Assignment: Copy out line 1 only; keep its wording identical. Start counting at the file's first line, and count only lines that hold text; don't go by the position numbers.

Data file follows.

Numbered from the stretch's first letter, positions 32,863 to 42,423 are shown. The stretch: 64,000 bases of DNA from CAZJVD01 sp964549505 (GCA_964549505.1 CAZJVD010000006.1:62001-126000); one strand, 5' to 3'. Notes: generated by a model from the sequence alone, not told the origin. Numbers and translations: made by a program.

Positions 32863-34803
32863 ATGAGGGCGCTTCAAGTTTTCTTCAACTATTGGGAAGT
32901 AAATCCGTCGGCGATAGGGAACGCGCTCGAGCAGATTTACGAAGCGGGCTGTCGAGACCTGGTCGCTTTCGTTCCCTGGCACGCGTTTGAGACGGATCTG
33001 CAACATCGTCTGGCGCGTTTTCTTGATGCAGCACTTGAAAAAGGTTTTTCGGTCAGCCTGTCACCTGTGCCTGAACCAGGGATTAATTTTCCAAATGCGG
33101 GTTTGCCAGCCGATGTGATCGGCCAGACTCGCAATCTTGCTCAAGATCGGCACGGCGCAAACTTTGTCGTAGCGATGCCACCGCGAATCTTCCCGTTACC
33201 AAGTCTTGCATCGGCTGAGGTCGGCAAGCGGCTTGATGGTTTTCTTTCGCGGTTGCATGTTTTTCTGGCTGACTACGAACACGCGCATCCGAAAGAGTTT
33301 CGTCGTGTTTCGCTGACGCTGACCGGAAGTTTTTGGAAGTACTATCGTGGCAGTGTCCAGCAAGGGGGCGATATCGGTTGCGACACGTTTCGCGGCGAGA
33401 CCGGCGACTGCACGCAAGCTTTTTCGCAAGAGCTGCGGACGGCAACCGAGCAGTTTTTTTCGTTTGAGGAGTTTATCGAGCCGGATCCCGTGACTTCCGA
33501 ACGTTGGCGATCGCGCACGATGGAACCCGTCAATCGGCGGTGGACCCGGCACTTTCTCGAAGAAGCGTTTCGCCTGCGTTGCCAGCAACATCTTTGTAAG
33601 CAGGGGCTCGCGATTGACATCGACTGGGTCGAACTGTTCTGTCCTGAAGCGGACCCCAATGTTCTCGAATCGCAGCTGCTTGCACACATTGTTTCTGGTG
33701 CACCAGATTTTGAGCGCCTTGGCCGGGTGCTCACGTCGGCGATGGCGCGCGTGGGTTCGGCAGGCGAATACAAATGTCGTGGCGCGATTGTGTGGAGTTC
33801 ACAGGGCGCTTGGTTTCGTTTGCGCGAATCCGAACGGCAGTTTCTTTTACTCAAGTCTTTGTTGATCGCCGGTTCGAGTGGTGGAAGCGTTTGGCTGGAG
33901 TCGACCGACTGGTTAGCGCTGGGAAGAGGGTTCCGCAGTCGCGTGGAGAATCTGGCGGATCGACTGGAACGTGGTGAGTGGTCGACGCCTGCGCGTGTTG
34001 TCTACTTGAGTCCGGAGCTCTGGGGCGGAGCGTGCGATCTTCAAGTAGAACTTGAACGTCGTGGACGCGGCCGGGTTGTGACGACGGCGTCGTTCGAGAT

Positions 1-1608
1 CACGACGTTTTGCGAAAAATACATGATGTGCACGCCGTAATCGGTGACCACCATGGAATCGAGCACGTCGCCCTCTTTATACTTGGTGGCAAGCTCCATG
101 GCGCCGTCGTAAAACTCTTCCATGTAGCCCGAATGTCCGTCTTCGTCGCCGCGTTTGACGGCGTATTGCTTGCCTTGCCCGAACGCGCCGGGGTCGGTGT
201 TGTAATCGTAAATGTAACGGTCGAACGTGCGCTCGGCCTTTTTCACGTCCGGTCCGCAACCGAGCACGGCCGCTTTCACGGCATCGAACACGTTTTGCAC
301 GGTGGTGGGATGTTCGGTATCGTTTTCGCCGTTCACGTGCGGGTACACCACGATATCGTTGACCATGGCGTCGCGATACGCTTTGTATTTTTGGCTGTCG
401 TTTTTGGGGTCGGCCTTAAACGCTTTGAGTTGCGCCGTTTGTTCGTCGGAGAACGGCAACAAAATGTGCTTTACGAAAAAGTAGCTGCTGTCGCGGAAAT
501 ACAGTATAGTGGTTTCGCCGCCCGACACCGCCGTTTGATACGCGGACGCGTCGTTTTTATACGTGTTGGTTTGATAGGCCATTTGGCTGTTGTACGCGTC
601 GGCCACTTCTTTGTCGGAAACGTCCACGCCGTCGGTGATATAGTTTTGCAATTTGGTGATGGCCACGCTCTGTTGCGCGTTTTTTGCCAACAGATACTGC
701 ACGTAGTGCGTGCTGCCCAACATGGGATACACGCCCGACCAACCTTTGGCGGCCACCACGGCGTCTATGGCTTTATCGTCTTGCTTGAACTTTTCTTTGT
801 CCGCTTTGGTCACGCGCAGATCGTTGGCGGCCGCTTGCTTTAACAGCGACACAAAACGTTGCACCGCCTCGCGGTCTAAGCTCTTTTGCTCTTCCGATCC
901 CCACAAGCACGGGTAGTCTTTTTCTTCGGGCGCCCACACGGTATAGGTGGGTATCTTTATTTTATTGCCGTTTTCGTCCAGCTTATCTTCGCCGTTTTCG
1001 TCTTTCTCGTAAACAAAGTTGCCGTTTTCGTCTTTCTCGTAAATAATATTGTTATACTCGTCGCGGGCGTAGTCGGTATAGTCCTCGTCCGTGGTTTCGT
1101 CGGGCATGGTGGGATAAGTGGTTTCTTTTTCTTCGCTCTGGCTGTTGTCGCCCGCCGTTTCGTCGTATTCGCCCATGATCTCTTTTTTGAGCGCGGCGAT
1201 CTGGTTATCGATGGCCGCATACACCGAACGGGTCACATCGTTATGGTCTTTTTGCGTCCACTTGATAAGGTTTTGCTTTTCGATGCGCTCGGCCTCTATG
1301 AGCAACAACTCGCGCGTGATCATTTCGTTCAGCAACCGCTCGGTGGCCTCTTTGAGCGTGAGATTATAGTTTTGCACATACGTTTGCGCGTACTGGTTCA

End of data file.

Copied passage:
Numbered from the stretch's first letter, positions 32,863 to 42,423 are shown. The stretch: 64,000 bases of DNA from CAZJVD01 sp964549505 (GCA_964549505.1 CAZJVD010000006.1:62001-126000); one strand, 5' to 3'. Notes: generated by a model from the sequence alone, not told the origin. Numbers and translations: made by a program.